If I am going to remain here after Mom leaves this earth I must find a way to survive and not just survive but to continue to grow and flourish in who I am.  Janet Fitch in White Oleander quotes, ” Loneliness is the human condition.  Cultivate it.  The way it tunnels into you allows your soul room to grow. Never expect to outgrow loneliness.  Never hope to find people who will understand you, someone to fill that space.  An intelligent, sensitive person is the exception, the very great exception.  If you expect to find people who will understand you you will grow murderous with disappointment.  The best you’ll ever do is to understand yourself, know what it is that you want, and not let cattle stand in your way.”

Did you know that God talks about orphans in the bible?  John 14:18 says, “I will not leave you as orphans.  I will come to you.”   And in Psalms 27:10 it says, “When my father and mother forsake me ( or die) then the Lord will take me up.”  And Heb. 13:5  says, ” I will NEVER leave you nor forsake you.”  These are precious promises that I intend to hold onto with a grip so tight that nothing can take them away from me.    And one last one.  Isaiah 41:10 says, “So do not FEAR, for I am with you, do not be dismayed for I am your God.  I will strengthen you and help you.”  I can either choose to accept these promises as the total truth that they are or I can continue to tremble in my fear of being alone.  I know I will feel alone but there is someone bigger than that aloneness that I can take refuge in and find peace.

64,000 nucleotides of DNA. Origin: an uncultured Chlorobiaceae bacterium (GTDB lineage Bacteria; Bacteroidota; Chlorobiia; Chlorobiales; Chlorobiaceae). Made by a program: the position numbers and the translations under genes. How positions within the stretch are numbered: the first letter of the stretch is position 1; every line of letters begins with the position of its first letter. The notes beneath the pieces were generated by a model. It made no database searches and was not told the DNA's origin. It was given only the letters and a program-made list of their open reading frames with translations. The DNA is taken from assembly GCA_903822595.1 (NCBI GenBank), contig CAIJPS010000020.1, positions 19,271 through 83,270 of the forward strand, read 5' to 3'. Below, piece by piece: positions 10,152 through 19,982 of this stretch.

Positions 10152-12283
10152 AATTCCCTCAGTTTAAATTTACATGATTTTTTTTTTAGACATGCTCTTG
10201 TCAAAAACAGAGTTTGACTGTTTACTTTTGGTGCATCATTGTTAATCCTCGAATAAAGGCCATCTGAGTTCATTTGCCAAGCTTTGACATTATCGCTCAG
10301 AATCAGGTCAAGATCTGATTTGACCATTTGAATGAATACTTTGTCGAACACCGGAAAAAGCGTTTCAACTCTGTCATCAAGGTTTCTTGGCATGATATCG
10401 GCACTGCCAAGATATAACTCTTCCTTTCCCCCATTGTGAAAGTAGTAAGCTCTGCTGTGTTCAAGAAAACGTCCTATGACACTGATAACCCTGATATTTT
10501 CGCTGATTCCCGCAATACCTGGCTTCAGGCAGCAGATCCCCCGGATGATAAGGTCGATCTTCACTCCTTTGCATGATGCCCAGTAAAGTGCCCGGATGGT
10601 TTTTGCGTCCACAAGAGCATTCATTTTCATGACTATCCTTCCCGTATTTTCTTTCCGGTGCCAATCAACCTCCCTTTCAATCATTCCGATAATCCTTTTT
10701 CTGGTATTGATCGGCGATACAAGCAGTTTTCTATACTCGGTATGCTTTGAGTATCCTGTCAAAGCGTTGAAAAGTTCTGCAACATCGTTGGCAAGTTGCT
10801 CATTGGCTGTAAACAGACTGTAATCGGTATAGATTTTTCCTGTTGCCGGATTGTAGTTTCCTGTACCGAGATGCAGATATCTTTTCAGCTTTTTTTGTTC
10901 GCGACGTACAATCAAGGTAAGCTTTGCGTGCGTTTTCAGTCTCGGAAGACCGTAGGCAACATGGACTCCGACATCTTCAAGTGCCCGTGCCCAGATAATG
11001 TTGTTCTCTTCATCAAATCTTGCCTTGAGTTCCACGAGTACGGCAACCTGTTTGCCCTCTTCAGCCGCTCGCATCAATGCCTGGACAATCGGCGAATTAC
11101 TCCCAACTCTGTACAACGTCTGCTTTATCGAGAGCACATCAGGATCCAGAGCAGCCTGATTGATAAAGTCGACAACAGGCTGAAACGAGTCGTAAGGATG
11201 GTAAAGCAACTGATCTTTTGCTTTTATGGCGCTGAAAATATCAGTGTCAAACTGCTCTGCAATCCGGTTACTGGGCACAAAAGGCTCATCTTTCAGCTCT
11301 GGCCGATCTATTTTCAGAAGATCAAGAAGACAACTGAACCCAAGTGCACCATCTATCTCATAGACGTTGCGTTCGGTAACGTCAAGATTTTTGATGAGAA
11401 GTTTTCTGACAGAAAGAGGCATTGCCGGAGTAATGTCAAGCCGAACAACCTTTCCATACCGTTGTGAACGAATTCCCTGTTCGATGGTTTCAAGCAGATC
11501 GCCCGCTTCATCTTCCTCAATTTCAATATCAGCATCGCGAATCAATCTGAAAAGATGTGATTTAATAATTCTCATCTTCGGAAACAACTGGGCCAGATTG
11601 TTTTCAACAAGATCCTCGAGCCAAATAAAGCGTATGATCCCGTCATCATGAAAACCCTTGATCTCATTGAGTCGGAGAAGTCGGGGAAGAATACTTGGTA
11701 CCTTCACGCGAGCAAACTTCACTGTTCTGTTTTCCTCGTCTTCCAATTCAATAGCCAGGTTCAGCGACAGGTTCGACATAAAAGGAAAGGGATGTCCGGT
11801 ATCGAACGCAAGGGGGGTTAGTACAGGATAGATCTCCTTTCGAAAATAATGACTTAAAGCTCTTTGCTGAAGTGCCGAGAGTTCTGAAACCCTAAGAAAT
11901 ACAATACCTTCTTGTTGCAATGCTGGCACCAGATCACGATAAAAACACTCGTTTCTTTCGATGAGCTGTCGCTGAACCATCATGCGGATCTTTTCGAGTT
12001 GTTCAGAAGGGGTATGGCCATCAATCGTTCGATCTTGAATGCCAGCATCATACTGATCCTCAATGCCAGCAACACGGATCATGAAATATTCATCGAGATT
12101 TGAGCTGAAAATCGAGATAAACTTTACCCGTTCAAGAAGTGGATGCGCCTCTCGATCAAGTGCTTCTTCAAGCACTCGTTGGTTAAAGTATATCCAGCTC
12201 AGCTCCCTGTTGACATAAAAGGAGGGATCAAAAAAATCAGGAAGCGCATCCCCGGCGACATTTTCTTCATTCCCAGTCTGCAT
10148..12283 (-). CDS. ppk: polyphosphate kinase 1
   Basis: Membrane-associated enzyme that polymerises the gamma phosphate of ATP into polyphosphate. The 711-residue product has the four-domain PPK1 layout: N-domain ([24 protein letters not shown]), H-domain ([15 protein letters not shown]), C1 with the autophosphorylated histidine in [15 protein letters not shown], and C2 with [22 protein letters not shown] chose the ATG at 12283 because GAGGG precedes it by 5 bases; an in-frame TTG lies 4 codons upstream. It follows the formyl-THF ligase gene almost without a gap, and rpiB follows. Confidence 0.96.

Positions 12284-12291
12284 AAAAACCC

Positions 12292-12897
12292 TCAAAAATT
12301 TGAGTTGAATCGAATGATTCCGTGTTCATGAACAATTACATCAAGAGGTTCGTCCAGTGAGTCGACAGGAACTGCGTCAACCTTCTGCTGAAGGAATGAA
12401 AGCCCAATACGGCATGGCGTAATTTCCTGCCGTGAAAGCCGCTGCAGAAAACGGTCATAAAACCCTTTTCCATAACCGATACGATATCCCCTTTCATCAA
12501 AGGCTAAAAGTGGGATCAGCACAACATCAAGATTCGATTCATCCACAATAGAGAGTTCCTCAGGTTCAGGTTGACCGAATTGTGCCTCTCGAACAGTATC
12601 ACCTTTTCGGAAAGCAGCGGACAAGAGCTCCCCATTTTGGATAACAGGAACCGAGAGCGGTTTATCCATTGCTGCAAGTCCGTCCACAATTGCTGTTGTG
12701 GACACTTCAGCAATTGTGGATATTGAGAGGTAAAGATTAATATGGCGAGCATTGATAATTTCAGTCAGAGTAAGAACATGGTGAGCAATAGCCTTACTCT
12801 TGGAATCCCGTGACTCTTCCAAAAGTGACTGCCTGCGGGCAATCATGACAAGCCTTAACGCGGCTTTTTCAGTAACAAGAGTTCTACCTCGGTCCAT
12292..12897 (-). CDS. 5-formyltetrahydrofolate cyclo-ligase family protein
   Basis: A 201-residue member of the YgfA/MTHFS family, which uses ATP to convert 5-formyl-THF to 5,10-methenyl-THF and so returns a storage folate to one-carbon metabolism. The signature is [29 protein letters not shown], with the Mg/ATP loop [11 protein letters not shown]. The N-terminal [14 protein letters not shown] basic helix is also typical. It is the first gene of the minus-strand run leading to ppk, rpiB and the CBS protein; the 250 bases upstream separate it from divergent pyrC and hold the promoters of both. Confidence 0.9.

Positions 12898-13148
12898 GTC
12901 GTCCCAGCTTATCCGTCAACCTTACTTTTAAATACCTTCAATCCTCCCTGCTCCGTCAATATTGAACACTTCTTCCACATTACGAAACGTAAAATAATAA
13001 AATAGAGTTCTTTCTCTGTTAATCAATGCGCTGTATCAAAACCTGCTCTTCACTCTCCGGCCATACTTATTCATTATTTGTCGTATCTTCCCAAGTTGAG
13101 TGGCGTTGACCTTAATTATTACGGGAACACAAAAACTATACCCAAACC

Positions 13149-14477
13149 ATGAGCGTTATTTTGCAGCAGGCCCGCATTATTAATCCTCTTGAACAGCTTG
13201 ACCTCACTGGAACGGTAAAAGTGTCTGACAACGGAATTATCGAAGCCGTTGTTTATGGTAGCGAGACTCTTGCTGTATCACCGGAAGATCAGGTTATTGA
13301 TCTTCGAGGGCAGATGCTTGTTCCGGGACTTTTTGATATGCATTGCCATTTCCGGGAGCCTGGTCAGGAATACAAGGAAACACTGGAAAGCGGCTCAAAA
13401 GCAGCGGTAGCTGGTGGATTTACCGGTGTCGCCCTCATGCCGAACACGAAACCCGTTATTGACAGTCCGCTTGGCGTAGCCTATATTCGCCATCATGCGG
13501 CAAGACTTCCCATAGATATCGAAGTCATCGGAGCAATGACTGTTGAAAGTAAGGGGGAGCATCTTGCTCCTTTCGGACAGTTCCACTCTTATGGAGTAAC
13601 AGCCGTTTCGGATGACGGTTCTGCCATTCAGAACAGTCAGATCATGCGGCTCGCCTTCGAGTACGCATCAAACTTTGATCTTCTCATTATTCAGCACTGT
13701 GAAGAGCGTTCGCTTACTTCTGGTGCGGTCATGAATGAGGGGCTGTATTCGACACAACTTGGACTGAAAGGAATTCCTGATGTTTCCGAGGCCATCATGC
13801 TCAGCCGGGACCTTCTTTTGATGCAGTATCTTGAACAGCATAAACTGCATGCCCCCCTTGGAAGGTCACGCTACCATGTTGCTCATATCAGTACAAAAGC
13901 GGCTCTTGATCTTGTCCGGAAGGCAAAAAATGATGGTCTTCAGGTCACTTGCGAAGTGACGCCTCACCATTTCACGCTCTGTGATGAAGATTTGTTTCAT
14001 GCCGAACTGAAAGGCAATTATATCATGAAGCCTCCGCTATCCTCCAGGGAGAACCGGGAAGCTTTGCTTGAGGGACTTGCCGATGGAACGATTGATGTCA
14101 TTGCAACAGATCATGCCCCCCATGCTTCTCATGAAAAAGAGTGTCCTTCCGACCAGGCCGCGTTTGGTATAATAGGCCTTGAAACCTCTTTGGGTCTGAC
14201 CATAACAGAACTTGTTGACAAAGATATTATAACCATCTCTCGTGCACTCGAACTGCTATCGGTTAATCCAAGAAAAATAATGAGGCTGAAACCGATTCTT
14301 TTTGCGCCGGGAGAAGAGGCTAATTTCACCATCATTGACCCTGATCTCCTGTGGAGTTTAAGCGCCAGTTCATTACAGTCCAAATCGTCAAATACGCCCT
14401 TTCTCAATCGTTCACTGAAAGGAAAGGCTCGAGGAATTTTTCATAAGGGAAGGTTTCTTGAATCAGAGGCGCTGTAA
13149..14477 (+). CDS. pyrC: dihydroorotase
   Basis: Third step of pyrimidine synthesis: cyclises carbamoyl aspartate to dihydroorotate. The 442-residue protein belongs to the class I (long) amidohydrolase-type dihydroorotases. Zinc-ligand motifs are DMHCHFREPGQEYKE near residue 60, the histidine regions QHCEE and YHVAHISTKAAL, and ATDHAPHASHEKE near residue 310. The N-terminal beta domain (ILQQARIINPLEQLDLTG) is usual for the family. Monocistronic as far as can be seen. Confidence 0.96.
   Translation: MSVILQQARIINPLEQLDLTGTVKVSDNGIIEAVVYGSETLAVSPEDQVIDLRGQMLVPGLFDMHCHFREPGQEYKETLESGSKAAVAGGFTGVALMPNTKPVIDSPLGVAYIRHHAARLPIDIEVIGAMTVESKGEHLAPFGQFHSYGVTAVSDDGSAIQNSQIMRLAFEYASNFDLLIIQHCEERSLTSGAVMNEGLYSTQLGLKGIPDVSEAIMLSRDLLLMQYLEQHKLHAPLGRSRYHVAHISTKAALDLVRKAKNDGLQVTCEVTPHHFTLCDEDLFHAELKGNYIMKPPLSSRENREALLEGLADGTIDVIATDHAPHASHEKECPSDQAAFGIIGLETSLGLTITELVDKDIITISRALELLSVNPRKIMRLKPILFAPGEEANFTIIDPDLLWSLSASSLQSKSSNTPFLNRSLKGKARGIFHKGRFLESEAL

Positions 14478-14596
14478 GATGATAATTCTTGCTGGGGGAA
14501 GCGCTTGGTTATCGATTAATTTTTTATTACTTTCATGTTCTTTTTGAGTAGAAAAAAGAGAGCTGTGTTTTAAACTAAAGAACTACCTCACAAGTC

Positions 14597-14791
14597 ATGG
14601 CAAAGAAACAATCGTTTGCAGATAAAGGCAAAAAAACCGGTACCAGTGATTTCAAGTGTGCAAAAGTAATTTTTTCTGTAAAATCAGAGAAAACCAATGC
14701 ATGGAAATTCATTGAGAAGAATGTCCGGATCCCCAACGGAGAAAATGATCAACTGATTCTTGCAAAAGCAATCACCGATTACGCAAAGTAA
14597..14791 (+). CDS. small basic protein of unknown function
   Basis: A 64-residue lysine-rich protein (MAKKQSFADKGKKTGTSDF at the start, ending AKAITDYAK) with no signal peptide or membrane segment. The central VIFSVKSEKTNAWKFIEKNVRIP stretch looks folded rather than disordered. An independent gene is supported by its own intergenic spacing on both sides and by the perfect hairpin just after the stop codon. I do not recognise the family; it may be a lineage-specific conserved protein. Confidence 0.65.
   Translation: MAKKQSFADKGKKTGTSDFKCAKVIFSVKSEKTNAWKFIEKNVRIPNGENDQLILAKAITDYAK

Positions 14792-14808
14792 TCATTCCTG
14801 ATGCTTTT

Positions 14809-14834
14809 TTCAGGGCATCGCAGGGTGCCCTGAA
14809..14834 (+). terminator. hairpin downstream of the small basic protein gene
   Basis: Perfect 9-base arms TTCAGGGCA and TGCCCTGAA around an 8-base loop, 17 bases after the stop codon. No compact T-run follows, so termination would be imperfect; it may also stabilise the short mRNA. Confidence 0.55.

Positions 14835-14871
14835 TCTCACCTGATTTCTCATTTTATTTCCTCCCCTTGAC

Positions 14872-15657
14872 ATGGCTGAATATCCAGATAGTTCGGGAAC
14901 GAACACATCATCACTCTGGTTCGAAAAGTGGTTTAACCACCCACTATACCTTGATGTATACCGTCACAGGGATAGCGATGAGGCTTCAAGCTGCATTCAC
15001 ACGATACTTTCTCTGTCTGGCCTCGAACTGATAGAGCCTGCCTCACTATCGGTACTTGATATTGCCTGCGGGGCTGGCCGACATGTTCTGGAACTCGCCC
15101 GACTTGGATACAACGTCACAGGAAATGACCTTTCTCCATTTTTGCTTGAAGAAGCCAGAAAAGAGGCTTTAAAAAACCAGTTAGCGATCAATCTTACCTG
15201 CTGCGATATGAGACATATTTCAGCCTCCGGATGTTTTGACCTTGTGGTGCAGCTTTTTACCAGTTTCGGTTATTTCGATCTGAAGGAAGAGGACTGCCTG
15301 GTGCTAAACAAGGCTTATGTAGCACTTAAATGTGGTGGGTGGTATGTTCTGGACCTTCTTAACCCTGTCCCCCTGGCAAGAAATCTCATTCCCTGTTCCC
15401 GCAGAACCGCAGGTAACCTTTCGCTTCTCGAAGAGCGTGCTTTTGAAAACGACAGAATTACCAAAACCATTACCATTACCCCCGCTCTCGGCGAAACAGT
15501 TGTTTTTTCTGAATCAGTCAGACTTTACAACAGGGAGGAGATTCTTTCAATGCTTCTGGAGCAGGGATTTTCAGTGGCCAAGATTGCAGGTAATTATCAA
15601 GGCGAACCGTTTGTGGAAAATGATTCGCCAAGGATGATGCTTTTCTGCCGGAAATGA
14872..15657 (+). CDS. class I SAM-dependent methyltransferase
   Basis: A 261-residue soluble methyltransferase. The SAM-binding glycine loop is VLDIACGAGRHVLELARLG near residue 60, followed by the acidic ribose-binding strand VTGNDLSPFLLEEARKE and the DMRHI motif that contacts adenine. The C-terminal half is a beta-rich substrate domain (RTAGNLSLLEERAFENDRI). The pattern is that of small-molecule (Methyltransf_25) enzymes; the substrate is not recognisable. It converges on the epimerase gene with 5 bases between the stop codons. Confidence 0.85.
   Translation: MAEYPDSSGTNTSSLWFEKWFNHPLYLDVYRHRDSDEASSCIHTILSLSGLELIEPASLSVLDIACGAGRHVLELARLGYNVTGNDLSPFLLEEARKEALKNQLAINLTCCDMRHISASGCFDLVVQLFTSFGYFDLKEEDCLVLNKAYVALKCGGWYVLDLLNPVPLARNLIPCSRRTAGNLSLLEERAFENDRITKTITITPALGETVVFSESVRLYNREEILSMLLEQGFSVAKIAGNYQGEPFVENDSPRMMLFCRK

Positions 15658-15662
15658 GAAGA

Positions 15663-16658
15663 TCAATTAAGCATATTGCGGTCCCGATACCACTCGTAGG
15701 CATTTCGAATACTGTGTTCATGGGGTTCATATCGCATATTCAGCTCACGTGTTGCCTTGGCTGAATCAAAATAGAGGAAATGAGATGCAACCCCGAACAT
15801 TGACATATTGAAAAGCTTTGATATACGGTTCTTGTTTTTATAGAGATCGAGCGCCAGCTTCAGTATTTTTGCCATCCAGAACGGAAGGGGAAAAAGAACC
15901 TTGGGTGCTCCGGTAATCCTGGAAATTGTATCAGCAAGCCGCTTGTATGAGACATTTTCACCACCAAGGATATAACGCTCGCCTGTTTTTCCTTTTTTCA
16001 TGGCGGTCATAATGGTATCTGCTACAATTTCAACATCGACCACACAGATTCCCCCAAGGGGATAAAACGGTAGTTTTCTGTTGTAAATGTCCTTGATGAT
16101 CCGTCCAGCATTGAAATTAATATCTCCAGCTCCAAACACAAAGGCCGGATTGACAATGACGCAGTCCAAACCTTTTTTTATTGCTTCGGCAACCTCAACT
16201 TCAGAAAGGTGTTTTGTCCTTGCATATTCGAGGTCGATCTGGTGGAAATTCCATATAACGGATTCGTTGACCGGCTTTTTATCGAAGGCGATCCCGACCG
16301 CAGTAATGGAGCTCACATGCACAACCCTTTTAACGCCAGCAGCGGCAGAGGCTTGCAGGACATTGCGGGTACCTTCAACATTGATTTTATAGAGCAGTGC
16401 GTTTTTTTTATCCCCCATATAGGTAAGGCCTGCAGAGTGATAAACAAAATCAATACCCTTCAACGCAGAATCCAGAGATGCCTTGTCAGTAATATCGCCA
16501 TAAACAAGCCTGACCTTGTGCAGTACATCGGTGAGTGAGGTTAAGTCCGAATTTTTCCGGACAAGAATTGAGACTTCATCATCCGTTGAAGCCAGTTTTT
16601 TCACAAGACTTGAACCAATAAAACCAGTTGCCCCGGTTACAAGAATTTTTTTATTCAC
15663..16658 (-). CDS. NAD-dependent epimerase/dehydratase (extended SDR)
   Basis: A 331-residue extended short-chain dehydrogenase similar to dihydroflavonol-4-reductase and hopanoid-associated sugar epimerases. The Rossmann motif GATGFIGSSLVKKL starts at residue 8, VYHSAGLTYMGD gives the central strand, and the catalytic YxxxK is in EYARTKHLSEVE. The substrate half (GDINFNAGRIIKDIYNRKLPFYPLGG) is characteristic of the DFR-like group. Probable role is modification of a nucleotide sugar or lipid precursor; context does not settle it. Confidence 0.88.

My job now is to plan for the future without Mom.  And I am doing that.  God is a God who believes our purpose is not wrapped up in another person.  Our purpose is wrapped up in God.  Yes, my purpose now is to look after Mom but that will end and I will have to find new passions and purposes to carry on with.  This blog will be one of those purposes.  My job at the library will be one of those purposes.  My desire to speak and advocate for those with autism will be one of those purposes.  My passions like photography, my greeting card business, my new love of knitting, my books, my desire to write a book, my crazy cats are all ways I will carry on in this world.  But as I carry on with all these things I will carry my mother’s memory in everything I do and think each and every day.  As long as I remember her she will never be far away.

No matter how much planning I do, no matter how much courage I muster up, I know that which I fear will come true.  I will feel alone and feel like I am nothing in this world.  But when you have nothing left but God you have more than enough to start over again.

I read another quote, this one by Ayn Rand who said, “Every loneliness is a pinnacle.  I am not exactly sure what this author meant by these words but I looked up the word pinnacle and one of the words for it is “Peak”  like a mountain peak.  I imagine myself on the day Mom dies as standing on a mountain peak surveying my world. I could jump to my death and follow Mom to Heaven or I could fulfill God’s purposes for me that have not been carried out yet and be an adopted child of God with much to do.  There is still a promised land out there waiting for me, a land with milk and honey and as I stand on the peak of an new dawn and the sun rises I see all the richness I still have to live for.  Yes, there are giants in the land to be conquered but I am confident me and God can make mincemeat out of them one giant at a time.